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Zone identification

I am curious about the different gardens that all you gardeners write about.  Can't we identify our locations, roughly, so as to make the discussions clearer?  I just read a post about "Whirlwind, " a Japanese anemone, and whether or not it can handle the winter.  One gardener responded by complaining that it's a pest.  I have Japanese anemones flourishing in my Virginia garden, and yes, they are quite "vigorous".  But maybe they aren't in colder climates?  Knowing each gardener's zone would enhance the discussions.


  • B3B3 South East LondonPosts: 23,592
    Hello Wendy.Welcome to the forum. 
    This is a UK site . Even though  conditions vary with location,we are all in the same zone -whatever it is😉.
    We have several members from all over the world, including a number based in US  and it certainly helps if people say where they are when asking  for advice😊
    In London. Keen but lazy.
  • B3: Thanks for clarifying that there aren't many (proportionately) gardeners on your site from the other areas in the anglophone world.  I expected more input from the koalas and kiwis.  
       You're all within at least 70 miles or roughly 112 kilometers from the sea, although I suppose that still some areas get more snow and others boast a balmier winter.  But basically, you're all on the same page with late and early frost dates.  Interesting. 

    I'm an hour from the Atlantic Ocean myself.  We  may or may not get snow in the winter.  When we do, it doesn't cover the ground the whole season.  Our summer temperatures are high and humid and long lasting.  My neighbor's shade garden is lovely and refreshing in July; other gardens are frowsy and stressed.  I am tempted to switch over to shade, but my roses are glorious in May.  
  • B3B3 South East LondonPosts: 23,592
    edited April 2020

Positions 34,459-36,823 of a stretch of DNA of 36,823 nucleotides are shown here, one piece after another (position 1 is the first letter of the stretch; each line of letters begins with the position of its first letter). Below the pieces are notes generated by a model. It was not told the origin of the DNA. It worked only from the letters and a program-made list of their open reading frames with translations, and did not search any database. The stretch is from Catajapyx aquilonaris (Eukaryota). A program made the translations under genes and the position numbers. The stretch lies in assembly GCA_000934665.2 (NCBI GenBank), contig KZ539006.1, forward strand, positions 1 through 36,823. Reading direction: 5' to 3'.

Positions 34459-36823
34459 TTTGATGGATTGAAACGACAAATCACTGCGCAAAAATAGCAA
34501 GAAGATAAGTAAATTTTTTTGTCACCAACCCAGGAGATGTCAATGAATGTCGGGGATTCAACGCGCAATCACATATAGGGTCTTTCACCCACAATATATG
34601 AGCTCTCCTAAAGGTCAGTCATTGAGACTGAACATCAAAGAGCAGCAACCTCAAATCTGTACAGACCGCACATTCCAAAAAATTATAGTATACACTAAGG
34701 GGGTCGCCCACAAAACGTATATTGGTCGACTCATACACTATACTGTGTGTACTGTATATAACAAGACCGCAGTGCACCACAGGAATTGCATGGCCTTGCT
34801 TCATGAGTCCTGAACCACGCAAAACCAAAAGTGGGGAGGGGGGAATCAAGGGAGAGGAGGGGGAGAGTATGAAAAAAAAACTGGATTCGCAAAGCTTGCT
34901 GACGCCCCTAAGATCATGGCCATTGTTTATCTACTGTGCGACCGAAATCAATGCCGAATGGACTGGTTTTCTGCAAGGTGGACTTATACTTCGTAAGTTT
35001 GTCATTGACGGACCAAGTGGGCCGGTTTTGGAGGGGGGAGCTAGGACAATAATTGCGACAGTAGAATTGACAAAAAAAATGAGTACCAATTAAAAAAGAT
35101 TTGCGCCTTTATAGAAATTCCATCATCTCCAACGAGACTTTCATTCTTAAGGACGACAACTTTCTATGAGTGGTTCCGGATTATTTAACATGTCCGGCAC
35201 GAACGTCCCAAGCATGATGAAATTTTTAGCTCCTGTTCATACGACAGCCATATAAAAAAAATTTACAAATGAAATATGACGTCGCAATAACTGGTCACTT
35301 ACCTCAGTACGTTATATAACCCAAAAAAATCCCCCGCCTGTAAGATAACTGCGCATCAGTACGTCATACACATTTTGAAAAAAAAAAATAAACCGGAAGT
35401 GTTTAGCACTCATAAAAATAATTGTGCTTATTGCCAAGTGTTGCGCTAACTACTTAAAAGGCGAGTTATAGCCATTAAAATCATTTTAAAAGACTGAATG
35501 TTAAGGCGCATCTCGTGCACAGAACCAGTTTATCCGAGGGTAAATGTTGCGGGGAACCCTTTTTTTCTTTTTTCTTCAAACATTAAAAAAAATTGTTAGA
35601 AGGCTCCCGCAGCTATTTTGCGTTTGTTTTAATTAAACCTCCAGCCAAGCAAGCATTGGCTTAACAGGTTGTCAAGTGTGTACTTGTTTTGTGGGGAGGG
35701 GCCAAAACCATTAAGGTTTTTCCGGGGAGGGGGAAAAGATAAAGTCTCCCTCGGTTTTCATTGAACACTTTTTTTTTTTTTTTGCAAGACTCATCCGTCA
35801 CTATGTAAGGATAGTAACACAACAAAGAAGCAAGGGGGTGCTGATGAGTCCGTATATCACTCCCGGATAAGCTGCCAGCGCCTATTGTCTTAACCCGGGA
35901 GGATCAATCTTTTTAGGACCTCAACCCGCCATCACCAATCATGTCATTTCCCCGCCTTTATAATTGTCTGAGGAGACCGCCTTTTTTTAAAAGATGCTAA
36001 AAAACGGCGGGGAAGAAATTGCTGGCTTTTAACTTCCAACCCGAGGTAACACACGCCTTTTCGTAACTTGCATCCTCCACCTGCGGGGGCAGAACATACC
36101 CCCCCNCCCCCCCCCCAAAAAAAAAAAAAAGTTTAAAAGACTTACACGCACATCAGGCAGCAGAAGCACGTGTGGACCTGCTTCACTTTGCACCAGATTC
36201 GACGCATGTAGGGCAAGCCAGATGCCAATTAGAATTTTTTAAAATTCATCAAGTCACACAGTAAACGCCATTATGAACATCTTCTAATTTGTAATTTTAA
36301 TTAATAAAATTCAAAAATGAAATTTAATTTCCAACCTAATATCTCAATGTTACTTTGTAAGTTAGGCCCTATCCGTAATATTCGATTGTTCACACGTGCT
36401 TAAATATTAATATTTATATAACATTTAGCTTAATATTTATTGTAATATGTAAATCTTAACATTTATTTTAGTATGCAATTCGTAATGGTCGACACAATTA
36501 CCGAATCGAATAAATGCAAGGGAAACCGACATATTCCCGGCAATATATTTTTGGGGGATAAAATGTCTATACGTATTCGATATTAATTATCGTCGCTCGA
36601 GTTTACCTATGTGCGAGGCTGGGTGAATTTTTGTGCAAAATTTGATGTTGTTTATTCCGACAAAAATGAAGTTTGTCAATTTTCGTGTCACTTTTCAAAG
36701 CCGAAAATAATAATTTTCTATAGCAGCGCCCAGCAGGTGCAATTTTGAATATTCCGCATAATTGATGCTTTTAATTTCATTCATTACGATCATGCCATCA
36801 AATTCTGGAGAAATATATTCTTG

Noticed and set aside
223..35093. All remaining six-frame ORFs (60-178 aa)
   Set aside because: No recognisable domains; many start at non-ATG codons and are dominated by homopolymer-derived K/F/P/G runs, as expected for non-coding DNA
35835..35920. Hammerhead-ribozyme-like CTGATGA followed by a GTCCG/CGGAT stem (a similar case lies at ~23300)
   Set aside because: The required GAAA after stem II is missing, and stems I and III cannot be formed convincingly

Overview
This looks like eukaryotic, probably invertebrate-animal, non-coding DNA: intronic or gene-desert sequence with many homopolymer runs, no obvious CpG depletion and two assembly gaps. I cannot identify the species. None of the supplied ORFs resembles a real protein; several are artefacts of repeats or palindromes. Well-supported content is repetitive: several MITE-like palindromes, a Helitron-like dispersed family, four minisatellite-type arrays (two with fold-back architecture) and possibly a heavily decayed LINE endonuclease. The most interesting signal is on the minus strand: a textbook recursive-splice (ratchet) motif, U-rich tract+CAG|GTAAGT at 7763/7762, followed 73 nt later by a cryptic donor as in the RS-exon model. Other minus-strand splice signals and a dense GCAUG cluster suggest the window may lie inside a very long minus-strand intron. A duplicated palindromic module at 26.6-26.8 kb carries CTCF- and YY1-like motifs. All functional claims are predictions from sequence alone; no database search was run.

I don't think I remember a balmy winter, but this one was very mild. There's a big difference in frost dates between Scotland/ North of England and the south /south west of England and pockets of this and that in between
    Gardeners' World is a UK TV programme and magazine.
    In London. Keen but lazy.
  • ObelixxObelixx Vendée, Western FrancePosts: 28,374
    edited April 2020
    The UK has a surprisingly wide range of "zones".  The west is generally milder and wetter because of the Gulf Stream and prevailing westerlies bringing in rain from the Atlantic.  The east side gets North sea winds, more Arctic blast and is drier.  Parts of Essex get as much rain as the Sahara desert - 20cms - whilst the Lake District in the NW gets over 4m some years.

    There is also a wide range of soils from sandy through chalky to clay and they can be acid, neutral or alkaline and aspect will make a huge difference to growing conditions as well as whether a garden is sheltered, urban, exposed, rural, coastal.

    This is what leads the UK to having some of the most glorious public, private, large and small gardens in the world and the ability to grow plants from many regions of the world and in a wide range of styles.
    "We don't stop playing because we grow old; we grow old because we stop playing." - George Bernard Shaw
  • B3B3 South East LondonPosts: 23,592
    I knew someone would come along who could explain it better than me @Obelixx😉
    In London. Keen but lazy.
  • herbaceousherbaceous E. BerksPosts: 2,278
    And its why we are famous for talking about the weather!

    "The trouble with having an open mind, of course, is that people will insist on coming along and trying to put things in it."  Sir Terry Pratchett
  • FairygirlFairygirl west central ScotlandPosts: 47,909
    @wendymadre- if you go into your settings, you can add a 'signature', and a photo etc if you want.
    As you can see - @B3, @Obelixx and myself have a little tag with roughly where we are  :)
    It's a place where beautiful isn't enough of a word....

  • Fairygirl,

         Now that you mention it, I see that you're in West Central Scotland.  Thanks!
          I have watched Monty Don's shows, as well as old seasons of "Garden Rescue," and Alan Titchmarsh.  And oh yes!  "Rosemary and Thyme". 
         Yes, English gardens are famous here as well as your penchant for discussing the weather.  My friends and I do that, too.  When I used to be on Facebook, I was a member of a group called "Weather Bitching for Gardeners".  I didn't have serious complaints compared to gardeners facing blizzards in Illinois.  We had a destructive ice  storm on Christmas Eve in 1998, and before we moved here there was a tornado in 1993.  But generally, we don't get exciting and extreme weather.
         So we talk about whether it's going to rain.  
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